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Vol. 5, Iss. 4
March 30, 2016

Appeals Court Addresses Cyber Coverage


There has been oodles of discussion over the past couple of years about cyber coverage. But what there has not been are judicial decisions addressing the issues. For this reason, when a case comes down on the subject of cyber coverage, it usually takes on more significance, and gets more attention, than it would if there were a more fuller developed body of law in the area. These days, a Justice of the Peace in South Dakota could issue a decision about coverage for a breach of the Commodore 64 at Cletus’s Feed Store and it would be news. So, needless to say, an opinion from the New York Appellate Division cannot go unnoticed.

As is not unusual for an opinion from the New York Appellate Division, RVST Holdings, LLC v. Main Street America Assurance Co. (N.Y. App. Div. Feb. 18, 2016) is brief. I’ve seen CVS register receipts, for a pack of Chiclets, that contain more words than New York Appellate Division decisions. But, in this case, the opinion didn’t need to be any longer than it was.

In RVST Holdings, the New York Appellate Division, Third Department, addressed coverage under the following circumstances. RVST Holdings was an operator of fast food restaurants that stored its customers’ credit card information on its computer network. The court further described the situation: “The network was infiltrated by unknown individuals who unlawfully obtained the customers’ card information and then used that information to make numerous fraudulent charges. Nonparty Trustco Bank subsequently commenced an action against [RVST Holdings] that alleged, as relevant here, that plaintiffs had negligently failed to exercise reasonable care in safeguarding the information of Trustco cardholders, which, in turn, caused Trustco to sustain damages related to its reimbursement of the fraudulent charges. [RVST Holdings] then sought coverage under their business owner’s insurance policy issued by defendant [Main Street America Assurance]. After an investigation, however, [Main Street America] declined to defend or indemnify plaintiffs in the underlying Trustco action, asserting that the policy excludes from coverage third-party claims arising out of the loss of electronic data.”

For reasons not explained by the Appellate Division, the trial granted summary judgment for RVST, holding that Main Street America had a duty to defend. Main Street America appealed and the Appellate Division reversed. And it didn’t struggle to reach its decision.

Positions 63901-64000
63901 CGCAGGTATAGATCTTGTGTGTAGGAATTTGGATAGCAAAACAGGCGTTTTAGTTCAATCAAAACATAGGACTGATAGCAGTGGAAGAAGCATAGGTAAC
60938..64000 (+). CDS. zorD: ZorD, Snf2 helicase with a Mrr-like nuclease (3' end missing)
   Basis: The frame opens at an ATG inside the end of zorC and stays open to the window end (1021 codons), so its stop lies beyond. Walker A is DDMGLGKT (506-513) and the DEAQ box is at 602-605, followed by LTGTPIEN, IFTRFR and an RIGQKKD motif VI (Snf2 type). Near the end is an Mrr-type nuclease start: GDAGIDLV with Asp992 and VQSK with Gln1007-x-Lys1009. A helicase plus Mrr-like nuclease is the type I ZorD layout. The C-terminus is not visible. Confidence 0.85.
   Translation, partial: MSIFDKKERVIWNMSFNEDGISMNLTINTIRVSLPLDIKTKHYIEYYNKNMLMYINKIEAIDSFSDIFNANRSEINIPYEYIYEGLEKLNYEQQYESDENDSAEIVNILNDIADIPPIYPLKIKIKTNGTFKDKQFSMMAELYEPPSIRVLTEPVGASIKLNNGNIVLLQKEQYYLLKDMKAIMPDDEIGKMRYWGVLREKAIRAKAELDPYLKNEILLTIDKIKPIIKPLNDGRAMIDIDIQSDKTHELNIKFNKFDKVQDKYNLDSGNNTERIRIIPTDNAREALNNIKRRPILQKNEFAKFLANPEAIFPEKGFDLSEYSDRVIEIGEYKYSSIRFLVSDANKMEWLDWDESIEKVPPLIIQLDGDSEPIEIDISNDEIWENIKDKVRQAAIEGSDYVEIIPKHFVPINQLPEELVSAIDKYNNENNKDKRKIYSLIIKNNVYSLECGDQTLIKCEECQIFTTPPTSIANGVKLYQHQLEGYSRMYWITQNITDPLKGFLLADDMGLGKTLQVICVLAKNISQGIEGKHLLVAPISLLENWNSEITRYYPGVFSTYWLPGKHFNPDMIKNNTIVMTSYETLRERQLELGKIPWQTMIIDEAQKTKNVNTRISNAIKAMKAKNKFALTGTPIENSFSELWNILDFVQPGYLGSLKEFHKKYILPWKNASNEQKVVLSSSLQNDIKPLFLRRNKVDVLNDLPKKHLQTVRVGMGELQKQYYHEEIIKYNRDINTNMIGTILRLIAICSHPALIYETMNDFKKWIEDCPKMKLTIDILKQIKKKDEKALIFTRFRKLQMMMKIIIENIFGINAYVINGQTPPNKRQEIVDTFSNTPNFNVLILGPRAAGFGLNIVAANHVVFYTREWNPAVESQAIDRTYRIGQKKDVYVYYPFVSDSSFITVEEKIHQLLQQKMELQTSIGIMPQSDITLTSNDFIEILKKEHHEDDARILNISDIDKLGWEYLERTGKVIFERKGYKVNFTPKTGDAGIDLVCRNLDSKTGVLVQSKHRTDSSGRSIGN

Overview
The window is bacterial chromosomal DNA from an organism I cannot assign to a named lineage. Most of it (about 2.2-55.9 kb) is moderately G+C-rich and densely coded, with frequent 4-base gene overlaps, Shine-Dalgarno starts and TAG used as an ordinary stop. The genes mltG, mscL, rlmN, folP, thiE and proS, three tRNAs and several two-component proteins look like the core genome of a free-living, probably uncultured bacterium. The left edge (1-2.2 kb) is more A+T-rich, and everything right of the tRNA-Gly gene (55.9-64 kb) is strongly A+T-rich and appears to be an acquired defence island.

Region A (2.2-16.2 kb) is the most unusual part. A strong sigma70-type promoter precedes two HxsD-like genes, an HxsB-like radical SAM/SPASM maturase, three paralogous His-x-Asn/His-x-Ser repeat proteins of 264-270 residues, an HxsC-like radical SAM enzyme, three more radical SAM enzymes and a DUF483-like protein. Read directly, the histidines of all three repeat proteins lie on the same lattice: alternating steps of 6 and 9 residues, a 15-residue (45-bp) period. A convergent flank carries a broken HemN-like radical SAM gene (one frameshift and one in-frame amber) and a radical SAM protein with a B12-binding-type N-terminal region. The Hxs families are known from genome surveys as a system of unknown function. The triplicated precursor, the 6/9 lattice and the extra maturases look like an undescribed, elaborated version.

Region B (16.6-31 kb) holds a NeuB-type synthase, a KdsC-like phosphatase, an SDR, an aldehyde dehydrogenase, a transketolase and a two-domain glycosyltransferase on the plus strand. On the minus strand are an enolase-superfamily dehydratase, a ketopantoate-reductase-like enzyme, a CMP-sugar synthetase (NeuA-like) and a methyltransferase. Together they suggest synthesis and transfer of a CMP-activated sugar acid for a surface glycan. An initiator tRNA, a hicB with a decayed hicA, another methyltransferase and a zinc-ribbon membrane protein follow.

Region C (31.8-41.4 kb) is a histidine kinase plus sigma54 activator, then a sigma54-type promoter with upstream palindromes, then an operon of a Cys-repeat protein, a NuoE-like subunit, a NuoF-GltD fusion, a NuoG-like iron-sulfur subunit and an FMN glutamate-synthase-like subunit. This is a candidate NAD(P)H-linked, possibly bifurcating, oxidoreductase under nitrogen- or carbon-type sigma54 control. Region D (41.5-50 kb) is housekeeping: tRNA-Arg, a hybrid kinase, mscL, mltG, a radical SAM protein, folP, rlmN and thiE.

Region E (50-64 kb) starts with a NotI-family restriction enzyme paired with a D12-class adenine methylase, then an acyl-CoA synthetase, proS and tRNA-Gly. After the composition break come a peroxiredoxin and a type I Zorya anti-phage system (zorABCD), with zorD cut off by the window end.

First, there was no dispute between the parties that Trustco’s complaint was based upon “losses due to the theft and subsequent misuse of electronic account data and/or electronic vandalism at certain [of plaintiffs’ restaurant] locations.” Nor was “there any dispute that the electronically stored cardholder information at issue in the underlying action qualifies as ‘electronic data’ under the policy’s definition of that term.”

With that as the foundation, the court turned to the principal policy provisions: The insurer “will pay those sums that [RVST] become[ ] legally obligated to pay as damages because of ... ‘property damage.’ ‘The policy defines ‘property damage’ as ‘[p]hysical injury to tangible property ... or ... [l]oss of use of tangible property that is not physically injured.’”

However, as the court noted, “crucially” -- and, indeed, it was crucial -- the policy stated that, “‘[f]or the purposes of this insurance, electronic data is not tangible property.’ Moreover, the policy specifically excludes ‘[d]amages arising out of the loss of ... electronic data.’”

Based on this “unambiguous language,” the court held that Trustco’s claim, for damages arising out of RVST’s negligent handling of electronic data, is not a claim for “property damage” and is excluded from coverage. Therefore, the New York Appellate Division reversed, holding that the insurer had no duty to defend RVST against Trustco’s claim.

In case you’re wondering what RVST argued in support of coverage, it was this: The policy also contained a separate section providing coverage for property damage. However, as the court pointed out, this section provides coverage for “direct physical loss of or damage to” plaintiffs’ own property. “Unlike the liability section of the policy, for which plaintiffs paid a separate premium, the property damage section contains no language indicating that it covers the claims of third parties. Thus, the property damage section of the policy provides only first-party coverage for direct damage to plaintiffs’ property, a claim not made by plaintiffs here and, further, one that ‘does not involve any need or duty to provide the insured with a legal defense.’”


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